‘Fare’ Treatment
Categories: living

By Michelina Docimo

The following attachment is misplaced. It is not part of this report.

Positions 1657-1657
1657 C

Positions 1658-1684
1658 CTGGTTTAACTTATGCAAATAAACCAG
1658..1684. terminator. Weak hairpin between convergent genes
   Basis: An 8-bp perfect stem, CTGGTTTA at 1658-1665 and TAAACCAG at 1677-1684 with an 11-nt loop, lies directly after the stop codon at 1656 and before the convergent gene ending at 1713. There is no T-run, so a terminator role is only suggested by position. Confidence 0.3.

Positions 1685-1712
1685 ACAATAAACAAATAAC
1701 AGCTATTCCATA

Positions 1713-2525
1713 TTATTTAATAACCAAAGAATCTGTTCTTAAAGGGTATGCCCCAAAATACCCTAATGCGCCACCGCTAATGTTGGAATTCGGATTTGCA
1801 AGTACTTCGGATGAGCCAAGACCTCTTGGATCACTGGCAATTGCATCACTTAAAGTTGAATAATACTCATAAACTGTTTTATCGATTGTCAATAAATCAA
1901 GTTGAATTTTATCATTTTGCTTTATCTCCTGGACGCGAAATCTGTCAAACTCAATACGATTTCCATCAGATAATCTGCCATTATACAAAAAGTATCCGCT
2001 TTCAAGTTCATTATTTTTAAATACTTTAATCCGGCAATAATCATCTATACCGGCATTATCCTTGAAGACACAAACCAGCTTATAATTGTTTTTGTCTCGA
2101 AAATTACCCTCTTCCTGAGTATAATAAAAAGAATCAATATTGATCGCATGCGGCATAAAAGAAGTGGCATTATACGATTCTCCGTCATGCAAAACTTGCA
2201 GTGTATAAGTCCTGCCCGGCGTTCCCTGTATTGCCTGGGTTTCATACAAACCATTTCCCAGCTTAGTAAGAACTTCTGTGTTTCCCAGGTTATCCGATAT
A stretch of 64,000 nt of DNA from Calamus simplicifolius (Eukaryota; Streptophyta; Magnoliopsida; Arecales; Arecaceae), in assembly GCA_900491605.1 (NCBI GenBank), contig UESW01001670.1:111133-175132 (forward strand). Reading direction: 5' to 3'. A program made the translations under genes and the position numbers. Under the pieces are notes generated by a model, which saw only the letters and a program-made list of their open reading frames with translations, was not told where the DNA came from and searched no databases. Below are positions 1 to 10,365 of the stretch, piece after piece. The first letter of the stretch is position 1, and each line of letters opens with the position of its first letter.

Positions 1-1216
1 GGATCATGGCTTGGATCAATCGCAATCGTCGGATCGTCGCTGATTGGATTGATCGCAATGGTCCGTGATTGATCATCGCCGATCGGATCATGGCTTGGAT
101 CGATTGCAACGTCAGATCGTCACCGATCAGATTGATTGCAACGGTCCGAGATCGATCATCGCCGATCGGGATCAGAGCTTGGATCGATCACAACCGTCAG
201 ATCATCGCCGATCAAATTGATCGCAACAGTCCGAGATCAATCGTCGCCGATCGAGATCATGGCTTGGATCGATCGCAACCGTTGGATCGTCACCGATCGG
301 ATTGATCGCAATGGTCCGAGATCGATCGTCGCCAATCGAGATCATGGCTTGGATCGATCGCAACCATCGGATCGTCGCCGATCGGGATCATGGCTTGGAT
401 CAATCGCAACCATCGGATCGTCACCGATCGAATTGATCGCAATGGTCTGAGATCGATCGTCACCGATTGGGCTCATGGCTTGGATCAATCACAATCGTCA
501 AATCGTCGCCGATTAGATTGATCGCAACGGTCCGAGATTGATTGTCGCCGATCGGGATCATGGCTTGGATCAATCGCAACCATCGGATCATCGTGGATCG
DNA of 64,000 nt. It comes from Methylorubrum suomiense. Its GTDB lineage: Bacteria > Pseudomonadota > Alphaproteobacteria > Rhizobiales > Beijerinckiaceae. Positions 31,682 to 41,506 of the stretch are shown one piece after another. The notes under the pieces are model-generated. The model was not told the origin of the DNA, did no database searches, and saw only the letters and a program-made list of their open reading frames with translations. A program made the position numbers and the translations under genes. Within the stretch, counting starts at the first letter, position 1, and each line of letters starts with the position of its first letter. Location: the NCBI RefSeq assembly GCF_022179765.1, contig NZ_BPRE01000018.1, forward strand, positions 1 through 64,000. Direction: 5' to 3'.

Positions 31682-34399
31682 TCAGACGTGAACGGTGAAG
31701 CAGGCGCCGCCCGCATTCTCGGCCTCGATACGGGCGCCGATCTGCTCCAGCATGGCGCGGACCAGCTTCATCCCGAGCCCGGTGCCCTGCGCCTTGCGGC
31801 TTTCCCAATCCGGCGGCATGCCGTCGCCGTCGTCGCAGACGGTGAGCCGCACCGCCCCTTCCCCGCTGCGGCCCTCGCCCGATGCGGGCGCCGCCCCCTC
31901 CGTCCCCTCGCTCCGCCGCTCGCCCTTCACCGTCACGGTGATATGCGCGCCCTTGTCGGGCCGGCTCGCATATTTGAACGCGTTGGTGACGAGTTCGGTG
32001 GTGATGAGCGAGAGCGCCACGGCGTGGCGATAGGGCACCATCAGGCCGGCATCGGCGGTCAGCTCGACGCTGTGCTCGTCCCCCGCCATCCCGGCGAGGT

On my way into Manhattan this morning, the train was delayed a few minutes at the Harlem stop.  The reason: someone in car 2 hadn’t paid their fare.  The conductor announced it over the intercom  before arriving at 125th, signaling for a NYC cop to intervene.  As I waited with the train doors open, I wondered more than who this person was… I began to think how did they get here in car 2, without being able to pay from point A to point B.  Was it a single mother, struggling to feed her family, looking for work, no place to go, except somewhere, wherever the train would stop?  Was it a teenager just acting out or trying to escape their own harsh reality of maybe unemployed parents who can’t make the rent?  It made me wonder if this person felt ashamed, embarrassed, indifferent, angry that they couldn’t pay their way.  It made me wonder what those few minutes of conversation were like with the cop and whether the cop showed any mercy or asked the person to step off the train and watch the gap.  With recent news that 1 in every 7 Americans are living in poverty, it made me think about the six degrees of separation and how we’re moving farther away from each other.  These aren’t statistics, these are real people, close to us.  There was no “other side” – the tracks connected us.  Watch these ABC news clips about real people sliding from middle class into poverty and read about the rising rates of poverty due to the impact of the recession:

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